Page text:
Interview: Michelle

Today we’re joined by Michelle. Michelle is the phenomenal artist and creator behind the comic Centralia 2050, a “female-led cyberpunk mystery comic with themes of isolation, oppression, and transhumanism.” The comic has a variety of diverse characters and Michelle puts a lot of importance on creating ace-friendly material. Michelle is soon going to launch a Kickstarter campaign to fund the first volume of the comic, which I’ll post a signal boost for in about a week (so keep an eye out for that). Michelle is an incredibly talented and passionate artist, as you’ll soon read. My thanks to her for taking the time to participate in this interview.

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WORK

Please, tell us about your art.

I’m a storyboard and comic artist, currently working on my original cyberpunk mystery comic Centralia 2050. Right now, the comic is just starting its 4th chapter, with a volume 1 book in the works. I also work as an artist doing live-action storyboards for commercials and music videos. Now and then, I like doing watercolour painting, too.

What inspires you?

Usually the people around me. Each person I get to know inspires me with their unique life story, their struggles, their aspirations. A lot of that gets subconsciously channeled into the stories I write and the characters I create.

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What got you interested in your field?  Have you always wanted to be an artist?

I’ve always been drawn toward telling stories, and drawing is the easiest way for me to get my ideas out. I’m not great with words, so it’s often easier for me to just show what’s in my head. It wasn’t until I was in middle school that I thought about pursuing art professionally, though I didn’t know what kind of job I wanted. Eventually comics and storyboarding became the most natural path to satisfy my love for storytelling.

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Do you have any kind of special or unique signature, symbol, or feature you include in your work that you’d be willing to reveal?

Nothing I’m aware of! I’m not great at noticing those little trends in my art, honestly. Like, I couldn’t tell you what my style is or any direct visual inspirations. I just draw what looks right to me.

What advice would you give young aspiring artists?

Perfection is the enemy of finished. A lot of young artists hide their work because they feel it’s not good enough to share, but the world can’t know about you if you hide everything you create. Don’t be afraid of making mistakes, and have a constructive attitude towards failure. I think that’s a quality that every successful artist must possess.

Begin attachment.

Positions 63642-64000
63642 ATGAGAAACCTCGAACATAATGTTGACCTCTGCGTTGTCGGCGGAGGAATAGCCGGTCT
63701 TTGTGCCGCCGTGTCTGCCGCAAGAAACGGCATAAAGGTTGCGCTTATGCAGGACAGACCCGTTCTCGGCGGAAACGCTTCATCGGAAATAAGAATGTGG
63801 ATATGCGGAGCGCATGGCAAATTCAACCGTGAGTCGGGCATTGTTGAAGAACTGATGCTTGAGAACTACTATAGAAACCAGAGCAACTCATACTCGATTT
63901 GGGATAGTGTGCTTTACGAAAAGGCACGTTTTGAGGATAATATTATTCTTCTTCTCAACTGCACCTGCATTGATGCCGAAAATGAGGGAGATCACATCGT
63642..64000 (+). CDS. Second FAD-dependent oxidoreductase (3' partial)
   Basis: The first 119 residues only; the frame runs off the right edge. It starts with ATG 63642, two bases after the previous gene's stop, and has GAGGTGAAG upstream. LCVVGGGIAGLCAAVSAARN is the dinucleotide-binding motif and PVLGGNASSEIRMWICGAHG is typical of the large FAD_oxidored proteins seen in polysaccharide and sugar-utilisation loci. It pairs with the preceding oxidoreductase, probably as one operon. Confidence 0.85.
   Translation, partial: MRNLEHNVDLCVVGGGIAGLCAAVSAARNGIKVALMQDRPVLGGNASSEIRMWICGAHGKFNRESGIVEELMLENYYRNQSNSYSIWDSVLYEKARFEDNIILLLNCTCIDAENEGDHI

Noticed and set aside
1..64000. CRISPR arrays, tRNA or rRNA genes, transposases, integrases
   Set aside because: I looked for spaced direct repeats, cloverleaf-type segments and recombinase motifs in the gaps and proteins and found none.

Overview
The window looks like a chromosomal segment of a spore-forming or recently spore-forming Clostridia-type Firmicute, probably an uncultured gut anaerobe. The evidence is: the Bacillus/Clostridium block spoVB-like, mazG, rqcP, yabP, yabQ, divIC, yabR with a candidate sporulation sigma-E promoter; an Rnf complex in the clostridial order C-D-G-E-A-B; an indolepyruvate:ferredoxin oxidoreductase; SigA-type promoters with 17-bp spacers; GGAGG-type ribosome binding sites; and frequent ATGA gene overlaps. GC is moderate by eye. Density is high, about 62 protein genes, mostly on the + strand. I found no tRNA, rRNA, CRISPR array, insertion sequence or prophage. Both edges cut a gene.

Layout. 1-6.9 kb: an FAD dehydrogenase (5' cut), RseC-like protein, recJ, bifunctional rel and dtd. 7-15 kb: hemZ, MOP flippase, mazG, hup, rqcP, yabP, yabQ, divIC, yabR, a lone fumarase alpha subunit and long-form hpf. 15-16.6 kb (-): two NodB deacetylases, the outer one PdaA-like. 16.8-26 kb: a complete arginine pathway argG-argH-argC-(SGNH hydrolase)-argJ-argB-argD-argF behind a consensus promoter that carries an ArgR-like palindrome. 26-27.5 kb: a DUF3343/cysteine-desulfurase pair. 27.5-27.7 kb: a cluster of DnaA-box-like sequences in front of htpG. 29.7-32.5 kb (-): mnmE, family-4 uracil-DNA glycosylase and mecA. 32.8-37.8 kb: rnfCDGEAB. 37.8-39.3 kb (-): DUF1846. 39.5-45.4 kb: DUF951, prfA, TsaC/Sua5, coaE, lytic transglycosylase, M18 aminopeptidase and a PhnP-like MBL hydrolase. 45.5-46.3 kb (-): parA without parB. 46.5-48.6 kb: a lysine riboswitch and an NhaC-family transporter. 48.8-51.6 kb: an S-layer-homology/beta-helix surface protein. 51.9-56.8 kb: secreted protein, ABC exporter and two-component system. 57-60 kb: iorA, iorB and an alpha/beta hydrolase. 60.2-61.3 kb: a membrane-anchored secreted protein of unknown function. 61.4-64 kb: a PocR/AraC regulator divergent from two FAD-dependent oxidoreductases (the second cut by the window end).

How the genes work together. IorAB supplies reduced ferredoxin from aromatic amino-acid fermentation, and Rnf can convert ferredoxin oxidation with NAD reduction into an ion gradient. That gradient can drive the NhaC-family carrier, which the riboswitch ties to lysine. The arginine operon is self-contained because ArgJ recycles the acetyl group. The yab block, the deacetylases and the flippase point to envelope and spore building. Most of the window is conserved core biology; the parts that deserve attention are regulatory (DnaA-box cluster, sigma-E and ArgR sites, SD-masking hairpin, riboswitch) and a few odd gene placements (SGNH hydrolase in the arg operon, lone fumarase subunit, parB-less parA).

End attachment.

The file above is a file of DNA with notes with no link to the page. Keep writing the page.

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ASEXUALITY

Where on the spectrum do you identify?

I’m a heteromantic ace.

Have you encountered any kind of ace prejudice or ignorance in your field?  If so, how do you handle it?

In my field, no. I don’t typically make my orientation known, largely because it only invites a lot of awkward questions. Of course there’s going to be ignorant people in the artist community, but I’ve been fortunate to not have to deal with any of them personally in my career.

What’s the most common misconception about asexuality that you’ve encountered?

That I’m ace because my partner is lousy in bed. It sucks, because I’m inclined to not “out” him as having an ace girlfriend– I don’t want to potentially embarrass him. When you tell people you’re ace and in a relationship, they want to know how that works. It’s different for every couple, and I don’t think it should be anyone else’s business.

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What advice would you give to any asexual individuals out there who might be struggling with their orientation?

Find ace-friendly communities online. I didn’t even know what to call myself until I was in my mid-20s, and it caused me a lot of grief. I hear a lot of aces say they thought they were “broken”, and I absolutely felt that way before I realized asexuality was a thing. I felt a lot better when I started reading about other people’s experiences and having the validation that I wasn’t a broken person.

Finally, where can people find out more about your work?

You can read Centralia 2050 at centralia2050.com. There is also a Kickstarter for the first volume of the comic, which you can find at https://www.kickstarter.com/projects/michelledraws/70043576?ref=355027&token=8e80ddd4. (Kickstarter will be live on October 15th)

I’m Art of Michelle Stanford on Facebook, at michellestanfordart on Instagram, and at Michelledrawz on Twitter.